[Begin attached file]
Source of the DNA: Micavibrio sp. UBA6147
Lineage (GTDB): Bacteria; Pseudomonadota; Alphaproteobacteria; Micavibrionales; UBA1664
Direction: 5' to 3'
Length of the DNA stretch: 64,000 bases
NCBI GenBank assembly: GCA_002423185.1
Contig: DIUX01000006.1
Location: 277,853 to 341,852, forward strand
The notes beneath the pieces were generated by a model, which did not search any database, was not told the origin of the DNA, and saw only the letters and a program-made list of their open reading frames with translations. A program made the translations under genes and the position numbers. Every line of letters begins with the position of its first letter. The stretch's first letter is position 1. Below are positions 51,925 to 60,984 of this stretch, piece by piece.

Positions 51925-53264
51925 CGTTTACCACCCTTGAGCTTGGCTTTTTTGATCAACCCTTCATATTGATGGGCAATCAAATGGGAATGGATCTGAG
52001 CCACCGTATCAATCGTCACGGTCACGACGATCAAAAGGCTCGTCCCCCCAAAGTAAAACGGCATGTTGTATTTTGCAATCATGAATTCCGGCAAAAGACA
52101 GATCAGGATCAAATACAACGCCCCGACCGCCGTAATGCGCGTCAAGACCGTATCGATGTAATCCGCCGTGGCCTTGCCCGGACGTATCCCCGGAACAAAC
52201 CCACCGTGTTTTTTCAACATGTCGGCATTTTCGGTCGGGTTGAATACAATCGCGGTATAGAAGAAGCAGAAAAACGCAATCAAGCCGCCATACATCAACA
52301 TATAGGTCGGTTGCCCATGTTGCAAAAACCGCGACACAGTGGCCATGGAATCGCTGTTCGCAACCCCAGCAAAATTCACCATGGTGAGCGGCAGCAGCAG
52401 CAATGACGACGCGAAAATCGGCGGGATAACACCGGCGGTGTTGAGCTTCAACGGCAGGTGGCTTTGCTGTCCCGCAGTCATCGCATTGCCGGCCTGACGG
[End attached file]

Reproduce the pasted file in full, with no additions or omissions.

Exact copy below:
Source of the DNA: Micavibrio sp. UBA6147
Lineage (GTDB): Bacteria; Pseudomonadota; Alphaproteobacteria; Micavibrionales; UBA1664
Direction: 5' to 3'
Length of the DNA stretch: 64,000 bases
NCBI GenBank assembly: GCA_002423185.1
Contig: DIUX01000006.1
Location: 277,853 to 341,852, forward strand
The notes beneath the pieces were generated by a model, which did not search any database, was not told the origin of the DNA, and saw only the letters and a program-made list of their open reading frames with translations. A program made the translations under genes and the position numbers. Every line of letters begins with the position of its first letter. The stretch's first letter is position 1. Below are positions 51,925 to 60,984 of this stretch, piece by piece.

Positions 51925-53264
51925 CGTTTACCACCCTTGAGCTTGGCTTTTTTGATCAACCCTTCATATTGATGGGCAATCAAATGGGAATGGATCTGAG
52001 CCACCGTATCAATCGTCACGGTCACGACGATCAAAAGGCTCGTCCCCCCAAAGTAAAACGGCATGTTGTATTTTGCAATCATGAATTCCGGCAAAAGACA
52101 GATCAGGATCAAATACAACGCCCCGACCGCCGTAATGCGCGTCAAGACCGTATCGATGTAATCCGCCGTGGCCTTGCCCGGACGTATCCCCGGAACAAAC
52201 CCACCGTGTTTTTTCAACATGTCGGCATTTTCGGTCGGGTTGAATACAATCGCGGTATAGAAGAAGCAGAAAAACGCAATCAAGCCGCCATACATCAACA
52301 TATAGGTCGGTTGCCCATGTTGCAAAAACCGCGACACAGTGGCCATGGAATCGCTGTTCGCAACCCCAGCAAAATTCACCATGGTGAGCGGCAGCAGCAG
52401 CAATGACGACGCGAAAATCGGCGGGATAACACCGGCGGTGTTGAGCTTCAACGGCAGGTGGCTTTGCTGTCCCGCAGTCATCGCATTGCCGGCCTGACGG